— Unnamed venture capitalist in this story about Terry Semel’s legacy at Yahoo. I definitely left Yahoo! with a sense of humility and fire in the belly, both of which have been useful at Etsy.
Society says, “You’re too old, Wooderson. You’re a has-been; you gotta get on with your life.” But Wooderson knows who he is, what he wants, and is a very simple and content man. I always saw him as right on time, in his glory days—in his mind, and that’s all that matters… .
I always saw Wooderson as an American classic. Soon as I read his response, “That’s what I love about high school girls: I get older, they stay the same age,” I flew with him. I said to myself, Anyone who believes in that has massaged a massive perception into a personal truth, without attitude or a need to defend. That is a classic character."
Matthew McConaughey talking about his classic character David Wooderson from Dazed and Confused, ”An Oral History of Dazed and Confused”
Ouch. I’m a fan of the DK’s and my 15-year-old self is an even bigger fan.
The DK’s Give Me Convenience or Give Me Death might be my favorite album title ever.
The European: You do draw a lot of inspiration from books. What are books better at than the Internet?
Popova: Literature is the original Internet – every footnote, every citation, every allusion is essentially a hyperlink to another text, to another mind. The difference – the advantage, for me at least – is that in books, those “links” don’t beckon as immediate demands for our attention, redirecting us elsewhere before we’ve finished the present thought, but serve instead as gentle invitations to extend this thought once we’ve finished absorbing and digesting it. There’s something to be said for the value of slow, continuous, deliberate thinking, which remains the forte of books and the Achilles heel of the vast majority of the web."
— Hemingway on writing, via Brainpickings.
— Key piece of advice from Ben Horowitz’s excellent book, The Hard Thing about Hard Things: Building a Business When There are No Easy Answers.
Great quote from an Etsy seller in the Wholesale program:
What’s the one piece of advice you’d offer to those just starting out?
Get in over your head and work your butt off until you’re not in over your head anymore. It feels great to conquer more than you think is surmountable.
Winter Cabin Collection came together in 2012 when the owners of Wanderlust in Portland, Oregon asked artists Mary Kate McDevitt and Fred DiMeglio to create a holiday window display for their shop, melding their distinct artistic styles. They loved the resulting designs and began to brainstorm a full line of products inspired by their collaboration. Over the next few months they designed, sketched, made a business plan and formed the limited-edition Winter Cabin Collection.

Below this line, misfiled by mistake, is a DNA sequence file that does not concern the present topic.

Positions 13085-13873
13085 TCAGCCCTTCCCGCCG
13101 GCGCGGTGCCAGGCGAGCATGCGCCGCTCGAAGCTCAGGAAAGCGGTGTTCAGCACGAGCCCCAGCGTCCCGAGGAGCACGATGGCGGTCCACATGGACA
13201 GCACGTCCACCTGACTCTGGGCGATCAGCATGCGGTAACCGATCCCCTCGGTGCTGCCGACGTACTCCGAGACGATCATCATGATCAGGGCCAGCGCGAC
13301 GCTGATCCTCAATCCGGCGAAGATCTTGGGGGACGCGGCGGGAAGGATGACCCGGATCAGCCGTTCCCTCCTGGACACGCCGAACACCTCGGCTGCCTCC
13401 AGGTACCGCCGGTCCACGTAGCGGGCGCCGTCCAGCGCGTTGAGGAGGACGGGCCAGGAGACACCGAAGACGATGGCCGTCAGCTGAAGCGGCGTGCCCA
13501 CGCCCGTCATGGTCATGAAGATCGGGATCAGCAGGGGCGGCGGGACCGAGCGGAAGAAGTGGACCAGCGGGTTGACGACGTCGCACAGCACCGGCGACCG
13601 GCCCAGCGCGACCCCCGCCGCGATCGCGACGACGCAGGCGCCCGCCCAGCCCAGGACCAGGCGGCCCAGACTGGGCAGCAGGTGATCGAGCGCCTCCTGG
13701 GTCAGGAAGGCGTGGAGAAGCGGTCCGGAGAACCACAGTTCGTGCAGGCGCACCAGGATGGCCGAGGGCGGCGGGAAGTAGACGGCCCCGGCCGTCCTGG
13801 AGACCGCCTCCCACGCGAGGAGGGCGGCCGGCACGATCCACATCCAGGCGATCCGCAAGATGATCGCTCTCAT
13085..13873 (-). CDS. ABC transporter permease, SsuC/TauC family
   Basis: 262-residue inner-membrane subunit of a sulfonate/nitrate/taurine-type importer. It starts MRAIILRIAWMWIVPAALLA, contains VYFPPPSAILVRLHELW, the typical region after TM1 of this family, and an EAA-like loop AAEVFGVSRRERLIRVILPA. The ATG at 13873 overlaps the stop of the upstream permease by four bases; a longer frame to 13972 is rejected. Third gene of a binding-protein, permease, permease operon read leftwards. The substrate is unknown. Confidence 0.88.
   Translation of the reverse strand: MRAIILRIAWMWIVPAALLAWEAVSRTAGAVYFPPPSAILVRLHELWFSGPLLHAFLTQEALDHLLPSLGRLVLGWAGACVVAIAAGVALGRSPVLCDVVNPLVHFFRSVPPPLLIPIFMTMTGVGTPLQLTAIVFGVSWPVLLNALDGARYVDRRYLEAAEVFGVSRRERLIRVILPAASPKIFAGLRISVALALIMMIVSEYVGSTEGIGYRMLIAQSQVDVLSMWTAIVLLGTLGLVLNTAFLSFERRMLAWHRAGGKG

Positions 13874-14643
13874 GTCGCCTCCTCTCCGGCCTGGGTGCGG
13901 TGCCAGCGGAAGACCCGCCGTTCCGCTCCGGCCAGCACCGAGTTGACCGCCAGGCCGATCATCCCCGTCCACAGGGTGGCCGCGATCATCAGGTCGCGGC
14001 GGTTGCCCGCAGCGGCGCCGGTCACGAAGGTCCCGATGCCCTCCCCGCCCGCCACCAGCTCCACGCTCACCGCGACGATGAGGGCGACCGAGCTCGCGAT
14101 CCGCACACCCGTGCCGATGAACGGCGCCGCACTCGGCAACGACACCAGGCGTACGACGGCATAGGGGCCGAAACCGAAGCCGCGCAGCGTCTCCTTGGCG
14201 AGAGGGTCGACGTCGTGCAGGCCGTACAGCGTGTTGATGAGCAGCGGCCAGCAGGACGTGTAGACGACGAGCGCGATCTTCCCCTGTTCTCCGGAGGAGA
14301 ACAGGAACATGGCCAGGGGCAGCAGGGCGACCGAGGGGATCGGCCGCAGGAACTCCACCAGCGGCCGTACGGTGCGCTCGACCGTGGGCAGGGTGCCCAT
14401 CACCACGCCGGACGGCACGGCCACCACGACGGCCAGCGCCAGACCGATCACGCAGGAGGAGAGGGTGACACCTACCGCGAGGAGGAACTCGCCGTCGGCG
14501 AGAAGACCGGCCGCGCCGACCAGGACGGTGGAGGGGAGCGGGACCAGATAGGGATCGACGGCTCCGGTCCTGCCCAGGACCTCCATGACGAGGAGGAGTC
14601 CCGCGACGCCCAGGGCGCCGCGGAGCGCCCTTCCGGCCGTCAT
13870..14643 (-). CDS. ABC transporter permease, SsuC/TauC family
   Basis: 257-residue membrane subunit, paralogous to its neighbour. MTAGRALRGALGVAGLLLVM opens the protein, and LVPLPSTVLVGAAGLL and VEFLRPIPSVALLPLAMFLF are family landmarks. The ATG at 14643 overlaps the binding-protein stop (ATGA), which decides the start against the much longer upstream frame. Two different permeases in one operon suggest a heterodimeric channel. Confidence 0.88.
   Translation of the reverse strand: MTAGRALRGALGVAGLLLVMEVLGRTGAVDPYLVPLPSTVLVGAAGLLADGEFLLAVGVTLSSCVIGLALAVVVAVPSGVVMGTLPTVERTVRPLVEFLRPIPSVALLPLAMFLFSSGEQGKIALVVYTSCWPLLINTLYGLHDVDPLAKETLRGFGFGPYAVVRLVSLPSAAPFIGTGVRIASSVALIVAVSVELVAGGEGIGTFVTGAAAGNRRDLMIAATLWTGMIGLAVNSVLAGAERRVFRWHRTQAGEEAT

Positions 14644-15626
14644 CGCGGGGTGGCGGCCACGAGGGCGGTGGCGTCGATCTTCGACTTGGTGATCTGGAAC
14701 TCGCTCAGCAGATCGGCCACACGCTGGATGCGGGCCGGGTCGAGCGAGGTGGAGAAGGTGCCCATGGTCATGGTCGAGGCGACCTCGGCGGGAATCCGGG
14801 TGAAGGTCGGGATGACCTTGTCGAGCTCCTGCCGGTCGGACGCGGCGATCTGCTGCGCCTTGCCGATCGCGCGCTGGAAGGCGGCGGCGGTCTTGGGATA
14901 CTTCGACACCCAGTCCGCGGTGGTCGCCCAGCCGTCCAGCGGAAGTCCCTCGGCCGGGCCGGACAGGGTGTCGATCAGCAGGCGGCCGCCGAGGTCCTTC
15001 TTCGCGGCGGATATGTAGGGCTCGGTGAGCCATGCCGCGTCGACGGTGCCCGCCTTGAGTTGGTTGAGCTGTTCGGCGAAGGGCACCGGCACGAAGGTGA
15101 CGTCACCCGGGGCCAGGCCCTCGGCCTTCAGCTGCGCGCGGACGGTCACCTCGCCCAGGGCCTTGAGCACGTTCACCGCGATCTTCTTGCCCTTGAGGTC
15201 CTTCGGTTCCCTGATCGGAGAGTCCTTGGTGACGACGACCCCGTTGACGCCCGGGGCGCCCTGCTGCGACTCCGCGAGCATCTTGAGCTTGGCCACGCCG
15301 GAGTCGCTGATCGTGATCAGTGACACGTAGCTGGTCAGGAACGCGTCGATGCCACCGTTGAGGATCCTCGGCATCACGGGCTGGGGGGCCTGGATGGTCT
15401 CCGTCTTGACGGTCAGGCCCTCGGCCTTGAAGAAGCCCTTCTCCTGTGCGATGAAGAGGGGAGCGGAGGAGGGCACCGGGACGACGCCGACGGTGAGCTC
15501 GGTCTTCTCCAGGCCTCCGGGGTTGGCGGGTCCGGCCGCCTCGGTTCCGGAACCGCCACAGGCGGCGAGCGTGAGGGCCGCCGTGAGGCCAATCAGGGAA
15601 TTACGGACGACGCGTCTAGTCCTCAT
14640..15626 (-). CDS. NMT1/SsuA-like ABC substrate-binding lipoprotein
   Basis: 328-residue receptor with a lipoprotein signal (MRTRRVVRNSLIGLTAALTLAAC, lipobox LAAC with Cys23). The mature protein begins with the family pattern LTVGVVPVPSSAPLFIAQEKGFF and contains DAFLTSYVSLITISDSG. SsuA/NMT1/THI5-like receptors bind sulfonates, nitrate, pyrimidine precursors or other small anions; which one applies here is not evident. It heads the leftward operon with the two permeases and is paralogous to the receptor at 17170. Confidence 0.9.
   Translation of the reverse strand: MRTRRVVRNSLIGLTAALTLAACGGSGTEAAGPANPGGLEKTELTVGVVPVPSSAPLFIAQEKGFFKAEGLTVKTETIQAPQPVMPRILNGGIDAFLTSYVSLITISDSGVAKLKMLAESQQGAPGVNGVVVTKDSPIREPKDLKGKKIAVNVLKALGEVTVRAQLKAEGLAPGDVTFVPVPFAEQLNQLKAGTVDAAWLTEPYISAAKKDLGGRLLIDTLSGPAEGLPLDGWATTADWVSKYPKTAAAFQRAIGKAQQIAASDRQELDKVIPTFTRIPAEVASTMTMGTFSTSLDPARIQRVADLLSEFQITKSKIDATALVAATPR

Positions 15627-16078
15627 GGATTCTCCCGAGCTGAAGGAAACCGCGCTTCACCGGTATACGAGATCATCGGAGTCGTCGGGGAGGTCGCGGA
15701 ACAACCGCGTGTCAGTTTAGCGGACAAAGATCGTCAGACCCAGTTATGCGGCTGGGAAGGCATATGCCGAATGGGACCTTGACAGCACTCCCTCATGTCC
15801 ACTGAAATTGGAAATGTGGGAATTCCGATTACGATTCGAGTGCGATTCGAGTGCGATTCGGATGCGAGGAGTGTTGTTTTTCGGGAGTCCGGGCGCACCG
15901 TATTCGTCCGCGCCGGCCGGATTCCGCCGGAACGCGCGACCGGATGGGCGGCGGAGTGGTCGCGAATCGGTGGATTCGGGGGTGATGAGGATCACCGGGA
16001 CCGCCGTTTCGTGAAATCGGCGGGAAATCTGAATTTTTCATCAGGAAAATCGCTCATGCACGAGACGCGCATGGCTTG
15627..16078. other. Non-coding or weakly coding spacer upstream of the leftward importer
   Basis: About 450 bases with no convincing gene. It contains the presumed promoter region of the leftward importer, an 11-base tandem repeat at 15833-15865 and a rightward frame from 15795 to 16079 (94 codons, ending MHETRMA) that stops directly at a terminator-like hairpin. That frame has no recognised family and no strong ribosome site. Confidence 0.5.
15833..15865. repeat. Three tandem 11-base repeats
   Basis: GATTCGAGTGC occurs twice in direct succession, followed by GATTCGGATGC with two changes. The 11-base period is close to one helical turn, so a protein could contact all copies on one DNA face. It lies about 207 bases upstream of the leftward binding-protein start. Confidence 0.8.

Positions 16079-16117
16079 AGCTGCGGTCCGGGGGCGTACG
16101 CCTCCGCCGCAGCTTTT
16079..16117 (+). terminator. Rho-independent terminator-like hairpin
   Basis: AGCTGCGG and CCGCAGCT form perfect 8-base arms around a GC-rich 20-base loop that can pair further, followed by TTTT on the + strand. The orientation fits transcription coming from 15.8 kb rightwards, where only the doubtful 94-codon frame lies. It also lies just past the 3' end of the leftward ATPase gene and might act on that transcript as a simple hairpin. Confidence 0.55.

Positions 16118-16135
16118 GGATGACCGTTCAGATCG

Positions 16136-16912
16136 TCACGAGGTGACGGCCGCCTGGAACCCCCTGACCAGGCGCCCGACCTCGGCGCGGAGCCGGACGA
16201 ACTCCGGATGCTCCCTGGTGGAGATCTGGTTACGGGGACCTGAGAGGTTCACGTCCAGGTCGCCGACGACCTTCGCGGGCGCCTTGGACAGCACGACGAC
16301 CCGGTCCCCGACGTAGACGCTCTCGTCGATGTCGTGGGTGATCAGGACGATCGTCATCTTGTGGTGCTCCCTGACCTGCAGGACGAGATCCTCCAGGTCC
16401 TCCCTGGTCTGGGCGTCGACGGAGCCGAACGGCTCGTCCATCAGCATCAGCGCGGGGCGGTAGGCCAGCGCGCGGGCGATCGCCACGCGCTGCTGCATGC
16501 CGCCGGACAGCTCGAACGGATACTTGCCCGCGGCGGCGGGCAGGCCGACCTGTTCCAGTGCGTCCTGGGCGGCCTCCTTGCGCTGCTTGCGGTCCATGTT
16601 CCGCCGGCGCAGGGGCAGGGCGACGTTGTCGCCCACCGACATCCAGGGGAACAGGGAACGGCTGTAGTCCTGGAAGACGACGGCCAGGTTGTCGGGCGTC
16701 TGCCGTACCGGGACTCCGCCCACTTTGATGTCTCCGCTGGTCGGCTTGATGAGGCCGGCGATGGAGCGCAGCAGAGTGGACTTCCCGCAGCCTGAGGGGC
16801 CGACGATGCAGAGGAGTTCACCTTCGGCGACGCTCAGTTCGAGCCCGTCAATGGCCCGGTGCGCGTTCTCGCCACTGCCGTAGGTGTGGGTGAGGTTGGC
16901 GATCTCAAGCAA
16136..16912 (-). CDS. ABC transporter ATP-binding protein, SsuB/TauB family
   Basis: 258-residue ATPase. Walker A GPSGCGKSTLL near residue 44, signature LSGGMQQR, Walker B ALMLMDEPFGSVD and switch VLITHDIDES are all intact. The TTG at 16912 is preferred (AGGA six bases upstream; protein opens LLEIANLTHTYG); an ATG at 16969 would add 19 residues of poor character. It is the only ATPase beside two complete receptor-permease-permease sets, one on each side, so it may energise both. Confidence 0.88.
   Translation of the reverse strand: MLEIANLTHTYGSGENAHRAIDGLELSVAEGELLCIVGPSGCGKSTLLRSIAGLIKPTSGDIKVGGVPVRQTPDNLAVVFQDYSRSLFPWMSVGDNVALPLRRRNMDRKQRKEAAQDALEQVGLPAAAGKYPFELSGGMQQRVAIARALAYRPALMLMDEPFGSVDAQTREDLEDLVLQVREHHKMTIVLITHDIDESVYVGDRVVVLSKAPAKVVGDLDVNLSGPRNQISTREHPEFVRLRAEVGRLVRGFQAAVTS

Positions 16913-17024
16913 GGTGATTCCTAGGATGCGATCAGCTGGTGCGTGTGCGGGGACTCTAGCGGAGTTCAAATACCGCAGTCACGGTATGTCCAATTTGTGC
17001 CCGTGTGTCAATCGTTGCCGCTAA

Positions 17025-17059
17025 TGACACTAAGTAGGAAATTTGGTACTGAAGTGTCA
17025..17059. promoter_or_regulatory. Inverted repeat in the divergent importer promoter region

What do you love most about your job?
We love being independent and being able to work hard at a craft that we find very rewarding. The process of working together to bring ideas to fruition is endlessly exciting!
What’s your favorite product you’ve ever created?
Our favorite product is the “Hunker Down with Me” banner. We always say hunker down when we settle in for the night, and we love to watch our cat, Peppy, when she hunkers down for a good nap.
Q: How does writing lines of computer code relate to your writing lines of verse?
A: I tend to break things up into functions. If I were building a cash register, I’d build the “add” and “subtract” and “running total” functions. If I were building a book about lynching, I build “how the crowd gathers” function; “how fear works” function; the “grieving” function; the “questioning if this is the best way” function. If a poem is a tiny machine, then a volume of poetry is a car or a plane—a bunch of parts that come together to perform a larger action."
— From “Computer Engineering: A Fine Day Job for a Poet: TJ Jarrett on how her IT career fits in with her life as a writer" in The Atlantic. Always fascinated with the intersections of different types of creativity.
— The opening lines to Dickens’ A Tale of Two Cities.